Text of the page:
“Ronni, grab Julia. Pete, get you and Tyler behind me. Let’s go, we’re out.”

Ronni whirled to Julia, but she was already up.

“Wait,” Julia said, crossing to the opposite side of the room.

What was she doing? Ronni felt her blood crawling through her legs in impatience. Julia reached for the jewelry box just before Ronni yanked her away. Julia gasped in pain at her roughness, but Ronni didn’t care. Their lives were on the line, and all Julia cared about was the jewelry box?

The fight was over, but none of them had the adrenaline kicked out of their systems yet. Feet were fast down the stairs.

“Let’s move, let’s move!” Ernest ordered. “Out the door, to the left, into the van!”

“There’s a safehouse about ten minutes from here,” Ernest said once they were all in the van. “But first we’re getting Tyler to the emergency room.”

* * * * *

It felt like hours before they arrived at the house, although it couldn’t have taken more than an hour. But that had been plenty of time for Ronni to stew over her situation. She was angry with everyone who had deceived her and at herself for not seeing any of it coming, for not being in control, for being the biggest loser she had ever met.

Pete led Ronni and Julia into one of the house’s bedrooms. “Just get some rest,” he told Ronni.

“I don’t need any rest,” Ronni snapped.

Pete took Ronni by the arm. “Just relax. If you need anything, I’ll be in the other room.”

“And I don’t need you either,” Ronni said. “Apparently that’s not how it went. You were the one that needed me. Needed me just so I would fit into your little agenda of helping Miss Jewel Hoarder over here.” Ronni’s face was hot. “All your gentlemanliness, all your Mr. Suave Let-Me-Help-You stuff. Well you know what? I don’t need your help. I don’t need help from someone who’s just out to deceive me. Who uses my emotions to get what they want. You go ahead – do what you want. But leave me out of it.” Ronni felt as if she was about to cry, but she was too angry.

“Ronni …” Pete started.

Ronni didn’t even want to hear it. No more of his smooth talk. “Pete, just go. Leave me alone.”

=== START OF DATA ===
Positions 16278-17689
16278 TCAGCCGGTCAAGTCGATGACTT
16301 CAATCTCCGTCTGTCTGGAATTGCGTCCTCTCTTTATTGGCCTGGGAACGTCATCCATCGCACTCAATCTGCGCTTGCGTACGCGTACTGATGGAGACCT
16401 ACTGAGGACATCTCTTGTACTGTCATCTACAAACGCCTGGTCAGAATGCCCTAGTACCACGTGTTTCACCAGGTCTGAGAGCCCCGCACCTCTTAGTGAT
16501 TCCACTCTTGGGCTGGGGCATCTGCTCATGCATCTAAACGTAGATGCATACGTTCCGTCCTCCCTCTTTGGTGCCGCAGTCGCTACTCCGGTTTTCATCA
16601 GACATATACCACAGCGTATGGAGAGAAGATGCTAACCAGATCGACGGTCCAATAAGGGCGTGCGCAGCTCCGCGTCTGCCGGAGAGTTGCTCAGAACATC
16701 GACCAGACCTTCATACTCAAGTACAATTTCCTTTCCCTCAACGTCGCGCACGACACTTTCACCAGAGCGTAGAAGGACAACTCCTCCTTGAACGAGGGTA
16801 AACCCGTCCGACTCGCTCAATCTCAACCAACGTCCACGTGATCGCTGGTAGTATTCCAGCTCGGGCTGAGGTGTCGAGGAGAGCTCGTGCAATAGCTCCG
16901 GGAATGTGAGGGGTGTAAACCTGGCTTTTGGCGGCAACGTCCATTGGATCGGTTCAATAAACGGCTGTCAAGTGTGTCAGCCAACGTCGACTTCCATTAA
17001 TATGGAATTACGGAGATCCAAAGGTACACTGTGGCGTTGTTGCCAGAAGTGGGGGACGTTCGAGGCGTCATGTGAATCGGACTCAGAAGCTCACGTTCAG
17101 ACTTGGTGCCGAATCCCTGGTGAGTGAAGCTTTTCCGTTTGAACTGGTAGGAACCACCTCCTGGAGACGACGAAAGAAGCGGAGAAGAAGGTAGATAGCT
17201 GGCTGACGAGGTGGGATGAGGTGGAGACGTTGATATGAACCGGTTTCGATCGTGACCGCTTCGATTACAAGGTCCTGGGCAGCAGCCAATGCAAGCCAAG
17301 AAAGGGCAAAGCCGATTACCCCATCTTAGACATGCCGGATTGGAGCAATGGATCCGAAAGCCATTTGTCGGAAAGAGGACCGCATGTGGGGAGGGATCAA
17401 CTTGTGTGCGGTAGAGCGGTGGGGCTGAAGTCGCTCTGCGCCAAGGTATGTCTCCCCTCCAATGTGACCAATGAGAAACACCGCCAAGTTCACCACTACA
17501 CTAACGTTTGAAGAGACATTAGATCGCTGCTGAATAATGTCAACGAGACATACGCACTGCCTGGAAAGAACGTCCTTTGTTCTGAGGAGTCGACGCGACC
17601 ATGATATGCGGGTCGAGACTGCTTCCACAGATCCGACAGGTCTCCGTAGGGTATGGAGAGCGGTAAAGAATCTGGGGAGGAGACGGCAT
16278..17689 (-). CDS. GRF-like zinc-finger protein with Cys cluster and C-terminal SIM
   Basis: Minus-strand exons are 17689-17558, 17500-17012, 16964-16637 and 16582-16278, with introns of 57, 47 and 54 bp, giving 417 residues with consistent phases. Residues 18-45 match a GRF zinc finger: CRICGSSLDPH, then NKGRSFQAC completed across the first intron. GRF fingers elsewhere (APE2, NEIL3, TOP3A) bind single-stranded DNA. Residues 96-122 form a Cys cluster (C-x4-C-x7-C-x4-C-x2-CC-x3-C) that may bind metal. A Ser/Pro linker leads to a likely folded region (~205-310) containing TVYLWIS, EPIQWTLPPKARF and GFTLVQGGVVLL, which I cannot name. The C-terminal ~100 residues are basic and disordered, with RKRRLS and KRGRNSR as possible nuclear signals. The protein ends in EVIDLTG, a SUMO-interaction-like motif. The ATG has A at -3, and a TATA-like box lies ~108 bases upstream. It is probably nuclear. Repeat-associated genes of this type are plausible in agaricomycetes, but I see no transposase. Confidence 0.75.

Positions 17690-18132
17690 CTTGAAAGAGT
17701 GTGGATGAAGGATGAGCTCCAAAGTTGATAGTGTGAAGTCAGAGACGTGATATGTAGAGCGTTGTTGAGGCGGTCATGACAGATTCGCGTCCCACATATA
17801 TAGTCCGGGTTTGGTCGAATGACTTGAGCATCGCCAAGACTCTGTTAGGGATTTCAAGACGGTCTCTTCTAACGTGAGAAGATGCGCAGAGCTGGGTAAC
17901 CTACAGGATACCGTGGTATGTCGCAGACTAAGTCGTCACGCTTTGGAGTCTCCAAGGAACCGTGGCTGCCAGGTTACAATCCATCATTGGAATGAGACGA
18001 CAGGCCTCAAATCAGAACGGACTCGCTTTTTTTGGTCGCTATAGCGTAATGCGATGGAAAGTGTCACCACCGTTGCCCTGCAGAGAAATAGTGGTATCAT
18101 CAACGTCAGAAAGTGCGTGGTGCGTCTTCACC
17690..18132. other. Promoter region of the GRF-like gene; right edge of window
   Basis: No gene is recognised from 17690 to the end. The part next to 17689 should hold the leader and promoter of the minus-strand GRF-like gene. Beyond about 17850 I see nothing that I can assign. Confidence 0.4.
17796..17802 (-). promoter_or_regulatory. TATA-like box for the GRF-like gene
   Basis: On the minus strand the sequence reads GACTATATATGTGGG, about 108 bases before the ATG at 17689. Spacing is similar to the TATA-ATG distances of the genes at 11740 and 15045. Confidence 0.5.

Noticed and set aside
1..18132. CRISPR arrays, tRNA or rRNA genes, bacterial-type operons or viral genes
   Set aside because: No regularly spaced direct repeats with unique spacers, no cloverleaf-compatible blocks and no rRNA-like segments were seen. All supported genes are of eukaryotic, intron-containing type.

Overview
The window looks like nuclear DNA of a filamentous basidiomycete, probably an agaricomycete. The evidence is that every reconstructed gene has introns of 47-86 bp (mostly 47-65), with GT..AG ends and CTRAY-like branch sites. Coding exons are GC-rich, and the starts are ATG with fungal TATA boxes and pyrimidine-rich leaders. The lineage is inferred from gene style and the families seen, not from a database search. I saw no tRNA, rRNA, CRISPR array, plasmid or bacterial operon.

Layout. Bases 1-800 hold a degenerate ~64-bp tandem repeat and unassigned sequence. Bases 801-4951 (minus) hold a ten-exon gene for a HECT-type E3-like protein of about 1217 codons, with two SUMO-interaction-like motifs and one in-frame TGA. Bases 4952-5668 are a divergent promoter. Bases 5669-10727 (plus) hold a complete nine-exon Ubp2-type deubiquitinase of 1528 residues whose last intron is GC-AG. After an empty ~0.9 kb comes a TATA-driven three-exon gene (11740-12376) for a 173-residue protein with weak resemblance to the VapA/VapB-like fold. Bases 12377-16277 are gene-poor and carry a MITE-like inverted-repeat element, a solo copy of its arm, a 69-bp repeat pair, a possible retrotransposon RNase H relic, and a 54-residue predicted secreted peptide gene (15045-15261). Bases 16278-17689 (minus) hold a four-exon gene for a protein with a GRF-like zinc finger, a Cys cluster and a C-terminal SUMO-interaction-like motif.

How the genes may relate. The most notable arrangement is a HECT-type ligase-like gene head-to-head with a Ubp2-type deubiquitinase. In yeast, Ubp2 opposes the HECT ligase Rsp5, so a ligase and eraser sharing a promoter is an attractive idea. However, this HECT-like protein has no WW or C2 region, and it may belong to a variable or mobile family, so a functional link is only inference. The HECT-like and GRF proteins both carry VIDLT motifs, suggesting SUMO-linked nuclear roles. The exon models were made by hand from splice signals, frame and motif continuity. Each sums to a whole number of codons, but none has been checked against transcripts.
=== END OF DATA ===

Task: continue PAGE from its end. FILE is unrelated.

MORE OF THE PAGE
To her relief, Pete turned around and left. Ronni put her hands to her face, trying to decide if now was the time to cry or not.

“He’s not all that bad, Ronni,” Julia said quietly behind her.

“Oh, and you would know?” Ronni whipped around, any sadness suddenly replaced with anger again. “You haven’t been so honest with me either, have you? I don’t recall you being the one to tell me the whole story from the start.”

Julia said nothing. Ronni could hear Ernest and Deborah yelling in the makeshift interrogation room somewhere in the house. Ronni bet she could say a few things that would make her talk.

“And what about those jewels? You know who you are? You’re a thief, that’s who!” Ronni was spitting words fast. “Yes, you and Billy – both thieves. All along you’ve tried to get me to believe Billy was some sort of good guy, and that you were the innocent little lover.”

Julia lowered her head.

“Oh yeah, you expect me to believe you just found them in Billy’s truck? You really expect me to believe you didn’t have anything more to do with it than that? Well, I don’t!” Ronni was yelling now. “You’ve been the one to keep the jewels all the time – you never turned them in. You wanted them. You kept them. You told lies about them. For all I know, you could have even been the one to kill Billy!”

Julia’s mouth snapped open, and Ronni heard a noise of pain she’d never heard a human make. “It was me,” Julia whispered.

Ronni swallowed. “You?” She hadn’t really meant that accusation.

“Oh Ronni,” Julia said, crying, “I killed him – I was the one who killed Billy.”

Ronni knew enough to keep her mouth shut and let Julia keep talking. But it took several moments for the words to come out.